Pregnant with twins, Mia contracted COVID-19

Mia was pregnant with twins when she contracted COVID-19
4 December 2020 |

Mia and Tom* are sharing their story in support of the Women's fundraising appeal. You can donate to ensure a brighter future for women, newborns and families today.   

At 26 weeks pregnant with twins, Melbourne woman Mia fell critically ill with COVID-19. The doctors at a major Melbourne hospital were about to sedate her and put her on a mechanical ventilator to breath. Working in partnership with them was a team of obstetricians and neonatologists from the Women’s who were at her bedside doing their utmost to keep Mia’s babies alive.

When Mia and her partner Tom found out they were expecting, they were over the moon.

The couple had been undergoing IVF treatment and during a scan following their third embryo transfer, they received some unexpected news.

“We were told I was pregnant with twins!” Mia recalls.

Their miracle babies were doubly special; one baby was the result of the IVF embryo transfer and the other was naturally conceived during the same cycle – a 1 in 200 chance.

Mia was referred to the Multiple Birth Clinic at the Royal Women’s Hospital – a unit dedicated to providing specialist care for higher-risk pregnancies. 

Overjoyed by their happy news the pregnancy was progressing well, but across Melbourne a second wave of locally-acquired COVID-19 cases was slowly emerging. 

“We were both really mindful about doing the right thing with hand washing and taking precautions when we went out but I was naïve enough to think that it wasn't going to affect us,” says Mia.

In late June, Tom became sick.

“He went and got tested and during that time waiting for his test result, I became quite sick,” she says.

Mia started experiencing shortness of breath. She lost her sense of taste and smell. Her bones ached and she was so exhausted she couldn’t shower standing up.

In early July, with her blood oxygen level dropping and intense shivers, an ambulance was called.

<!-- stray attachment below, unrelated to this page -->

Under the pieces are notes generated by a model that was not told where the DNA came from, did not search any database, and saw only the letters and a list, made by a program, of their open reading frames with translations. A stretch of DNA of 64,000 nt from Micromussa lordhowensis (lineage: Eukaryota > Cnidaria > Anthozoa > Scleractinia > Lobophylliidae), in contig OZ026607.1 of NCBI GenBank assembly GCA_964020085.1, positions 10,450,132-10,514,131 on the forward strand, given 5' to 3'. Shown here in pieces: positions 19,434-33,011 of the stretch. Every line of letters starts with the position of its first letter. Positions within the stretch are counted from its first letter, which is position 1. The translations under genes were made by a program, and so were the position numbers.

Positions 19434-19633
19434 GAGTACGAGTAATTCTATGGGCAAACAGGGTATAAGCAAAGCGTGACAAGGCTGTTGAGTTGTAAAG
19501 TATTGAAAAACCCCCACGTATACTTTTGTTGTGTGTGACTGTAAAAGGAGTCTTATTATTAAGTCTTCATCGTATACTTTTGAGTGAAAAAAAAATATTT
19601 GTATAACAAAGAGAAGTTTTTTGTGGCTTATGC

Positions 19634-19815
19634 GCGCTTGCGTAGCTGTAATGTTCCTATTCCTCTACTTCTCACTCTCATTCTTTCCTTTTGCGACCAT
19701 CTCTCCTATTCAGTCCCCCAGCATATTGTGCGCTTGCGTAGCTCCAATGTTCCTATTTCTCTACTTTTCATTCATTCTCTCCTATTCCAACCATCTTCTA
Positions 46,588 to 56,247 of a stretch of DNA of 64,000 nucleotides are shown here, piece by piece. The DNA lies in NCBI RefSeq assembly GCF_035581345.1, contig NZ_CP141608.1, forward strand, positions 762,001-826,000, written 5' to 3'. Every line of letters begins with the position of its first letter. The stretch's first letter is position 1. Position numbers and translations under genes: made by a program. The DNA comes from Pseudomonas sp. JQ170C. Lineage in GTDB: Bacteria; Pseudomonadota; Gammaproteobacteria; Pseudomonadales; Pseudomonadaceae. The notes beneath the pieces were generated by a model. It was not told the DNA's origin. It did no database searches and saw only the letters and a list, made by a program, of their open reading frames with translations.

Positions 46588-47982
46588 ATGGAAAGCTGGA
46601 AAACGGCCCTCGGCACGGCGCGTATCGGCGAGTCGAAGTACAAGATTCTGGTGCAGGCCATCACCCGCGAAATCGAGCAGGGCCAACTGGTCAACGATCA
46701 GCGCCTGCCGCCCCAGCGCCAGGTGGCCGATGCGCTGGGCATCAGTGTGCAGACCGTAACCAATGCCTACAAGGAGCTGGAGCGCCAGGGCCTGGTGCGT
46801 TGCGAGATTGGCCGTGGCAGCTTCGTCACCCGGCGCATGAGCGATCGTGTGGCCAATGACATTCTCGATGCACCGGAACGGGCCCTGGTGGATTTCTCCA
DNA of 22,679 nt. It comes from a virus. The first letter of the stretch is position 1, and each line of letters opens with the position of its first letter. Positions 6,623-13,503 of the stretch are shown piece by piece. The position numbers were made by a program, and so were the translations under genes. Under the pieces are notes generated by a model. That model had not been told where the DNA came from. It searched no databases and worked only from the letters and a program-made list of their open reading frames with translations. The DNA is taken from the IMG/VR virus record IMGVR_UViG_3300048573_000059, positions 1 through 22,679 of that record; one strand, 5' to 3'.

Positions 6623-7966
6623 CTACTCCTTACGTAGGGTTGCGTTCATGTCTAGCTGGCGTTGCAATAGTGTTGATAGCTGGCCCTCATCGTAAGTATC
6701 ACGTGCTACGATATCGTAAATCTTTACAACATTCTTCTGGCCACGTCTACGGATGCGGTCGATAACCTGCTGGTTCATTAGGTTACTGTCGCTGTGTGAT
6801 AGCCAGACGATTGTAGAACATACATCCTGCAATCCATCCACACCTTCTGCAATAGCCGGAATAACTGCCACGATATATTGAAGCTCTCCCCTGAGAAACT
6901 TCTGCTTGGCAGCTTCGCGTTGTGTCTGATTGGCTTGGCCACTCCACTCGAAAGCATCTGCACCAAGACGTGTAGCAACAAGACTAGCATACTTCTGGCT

“I was gasping for air and thought that I was dying. I called Tom and I said, ‘If I don’t make it or something happens to me, keep my body alive for the babies until they’re old enough to come out’. I thought that I was going to die, or the three of us were going to die, because I felt that I was drowning.”

Tom and Mia
Tom and Mia
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While Mia was treated for COVID-19 in the hospital intensive care unit, the Women’s maternity team was at her bedside closely monitoring the pregnancy and the health of both Mia and the twins.

“It was incredibly worrying for the entire maternity team at the Women’s. Mia was extremely unwell and we were very concerned for her. We were monitoring the babies and doing all we could to support them and Mia,” said Dr Stefan Kane, obstetrician and maternal fetal medicine specialist at the Women’s.

Mia’s life and those of her unborn twins were on the line. She was just 26 weeks pregnant; in her second trimester and 14 weeks off full-term. At that time, the mortality rate in Australia for the sickest of COVID patients was more than 20 per cent.

“Mia deteriorated to the point where for a brief time she was on 100 per cent oxygen. The ventilator was keeping her alive,” Tom recalls.

“It was the most terrifying moment of my life. Things weren’t looking good and the Women’s maternity team was making preparations to deliver the babies early.”

Miraculously, at the eleventh hour, Mia started to breathe again on her own. She still required the ventilator, but the small improvement meant doctors could take a wait and watch approach.

Ten days after being sedated, she woke up, and two-and-a-half weeks after arriving at hospital, she was able to go home.

Once home, Mia continued to be monitored closely by a team of obstetricians and